In previous articles we have focused on how to have “oneness” in marriage. As we get started again, here are the previous suggestions:
“Oneness” calls on us to being open and transparent to one another.
“Love” is not feelings – it is doing what love calls for, whether we have feelings or not.
“Communication” – we focus on talking to each other with honesty, but also with kindness.
“Conflict Resolution” – we respond to each other when there is conflict. We talk about it, but there is also apology and forgiveness.
So what is next in our oneness?
Taking Financial Steps
Finance makes a difference in many marriages. One of the highest reasons for failure in marriage – and divorce – is disagreements in money use. So how can we have a unity in marriage that includes money?
One of our understandings is what the Bible says about our attitudes toward money. God has attitudes and instructions toward all kinds of things in life, and finance is one of them. Here are two biblical teachings toward finance:
1. Finances and wealth are not the meaning of life.
We are not to focus on money or be worried about it. Instead, we are to trust God versus trusting in wealth.
Wealth draws us away from God. “It is hard for a rich man to enter heaven.”
1 Timothy 6:9-10
Wealth is a temptation, a “root of evil.”
So we are not to be upset about money, nor are we to focus on money.
2. Our money is not ours – it is God’s.
2 Corinthians 9:7
God loves a “cheerful giver.”
1 Timothy 6:17-19
We are to fix our hope on God, not on money. Instead, we use our money for ministry to others.
So we use money where we need to on our personal situations, but we also use it for God’s kingdom. We give to things like needy people, our church, and to organizations that we respect.
One of our questions is whether we believe in God. If we believe in God, do we also believe in the Bible? If we believe in God and in the Bible, are we willing to humble ourselves and avoid our body-attitudes? Are we willing instead to submit to God’s attitudes?
Statistics indicate that we should avoid debt as much as possible because debt puts us in submission to payment. One of the primary causes of debt is our flesh. Our flesh leads us to spend money and accept debt in pursuit of pleasures.
On the one hand there are reasonable causes of debt – things like home purchases or car purchase. These things often require more money than we have on hand.
But here are two basic arguments for avoiding debt.
1. When we are young or knew in marriage, or when we are just not wealthy, then we need to do minor spending versus major:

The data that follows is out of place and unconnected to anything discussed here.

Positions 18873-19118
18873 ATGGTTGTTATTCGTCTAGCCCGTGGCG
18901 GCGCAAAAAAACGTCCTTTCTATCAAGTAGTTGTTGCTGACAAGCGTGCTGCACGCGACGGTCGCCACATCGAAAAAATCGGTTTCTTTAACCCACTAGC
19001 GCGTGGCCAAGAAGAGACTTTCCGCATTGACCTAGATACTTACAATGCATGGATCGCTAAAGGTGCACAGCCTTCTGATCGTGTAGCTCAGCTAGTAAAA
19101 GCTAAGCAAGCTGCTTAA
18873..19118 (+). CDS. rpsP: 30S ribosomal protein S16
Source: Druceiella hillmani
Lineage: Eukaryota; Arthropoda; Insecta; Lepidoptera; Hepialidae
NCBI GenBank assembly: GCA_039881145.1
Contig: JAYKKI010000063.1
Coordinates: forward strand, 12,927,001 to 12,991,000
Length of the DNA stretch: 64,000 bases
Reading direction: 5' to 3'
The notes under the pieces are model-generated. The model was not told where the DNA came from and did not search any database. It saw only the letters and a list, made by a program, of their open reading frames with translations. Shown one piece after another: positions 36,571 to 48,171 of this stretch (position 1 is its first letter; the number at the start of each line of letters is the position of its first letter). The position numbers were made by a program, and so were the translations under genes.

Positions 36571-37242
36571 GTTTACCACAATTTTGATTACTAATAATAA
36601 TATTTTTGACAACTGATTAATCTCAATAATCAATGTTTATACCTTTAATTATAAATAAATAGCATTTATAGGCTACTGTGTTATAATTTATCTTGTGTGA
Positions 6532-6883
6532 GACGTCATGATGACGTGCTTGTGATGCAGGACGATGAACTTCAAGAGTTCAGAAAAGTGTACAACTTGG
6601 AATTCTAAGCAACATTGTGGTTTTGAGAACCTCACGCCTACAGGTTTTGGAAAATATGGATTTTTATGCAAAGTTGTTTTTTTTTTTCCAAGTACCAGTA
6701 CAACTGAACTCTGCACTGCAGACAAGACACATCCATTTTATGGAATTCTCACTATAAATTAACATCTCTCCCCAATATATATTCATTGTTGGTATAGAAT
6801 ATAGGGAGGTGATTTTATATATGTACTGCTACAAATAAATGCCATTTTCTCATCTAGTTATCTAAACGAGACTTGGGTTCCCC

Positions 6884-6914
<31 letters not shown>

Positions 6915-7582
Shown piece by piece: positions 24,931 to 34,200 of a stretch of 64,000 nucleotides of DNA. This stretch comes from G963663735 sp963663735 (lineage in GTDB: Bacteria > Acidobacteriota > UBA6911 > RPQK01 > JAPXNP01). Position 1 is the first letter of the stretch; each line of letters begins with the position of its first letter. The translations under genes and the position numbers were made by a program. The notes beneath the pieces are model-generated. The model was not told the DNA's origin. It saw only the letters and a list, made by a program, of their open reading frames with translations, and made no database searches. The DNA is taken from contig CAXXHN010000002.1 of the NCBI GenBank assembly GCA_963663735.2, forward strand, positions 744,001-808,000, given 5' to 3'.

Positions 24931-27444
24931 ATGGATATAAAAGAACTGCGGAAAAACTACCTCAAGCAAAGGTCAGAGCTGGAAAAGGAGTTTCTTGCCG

Purchase an inexpensive house; don’t buy everything into the house; purchase an inexpensive car (a used one); and do not spend excessive money on things like clothing or nights out or vacations.
2. Throughout life – whether we are wealthy or poor – let’s don’t focus on full senses of enjoyment.
In other words, a mild form of dating, vacation, or enjoyment, is biblically acceptable and a good thing to our marriage and to our family. But our use of these things is well within our finances, not using debt.
So we avoid debt on things like this, and we even avoid a focus on enjoyment as the meaning of life.
A budget helps to avoid debt
One of the primary ways to avoid debt is to use a budget. The budget calls us to use cash instead of credit cards. Using credit cards typically adds to debt.
So to use a budget, one of the ways is to weekly or monthly put the cash into envelopes. If we work on it together as a husband and wife, we dedicate how much money should be put into an envelope for each requirement – house payment, taxes, food, clothing, gas for car, and car repair, insurances and medical costs, date or vacation, etc. When those things are set aside, we use only what is available. If one of them – like food or gas – requires more than what is adjusted, then one other envelope might contribute money – perhaps the date or vacation envelope.
Avoiding Conflict in Marriage
One of the primary results of debt is a conflict in our marriage. One of us wants to spend money but the other doesn’t want to. Or one of us wants to handle the money without any involvement with the other.
So we should talk to each other. We listen to the other’s thoughts and we have honest, open-minded discussion, and we then come to agreements on use of money.
If we cannot come to an agreement, then it might be good to have a meeting with someone who has good perspective on finances. And it is even better if this wise person also has biblical knowledge in addition to statistical knowledge.
How to have oneness
Our primary focuses include communication and conflict resolution. Finance is one of the places where we do communication and resolution of conflicts. When we are committed first to God, and in response to God, we are committed to each other. So we talk about finances, make wise steps on finances, and we are tolerant toward each other – and loving toward each other. Our focus is not on ourselves or on our thoughts or opinions or desires, and our focus is not on money. Our focus is on God and our marriage.
Tom Clark is a Family Life Ambassador with the Family Life Ministry and on the Advisory Board of the Virginia Christian Alliance.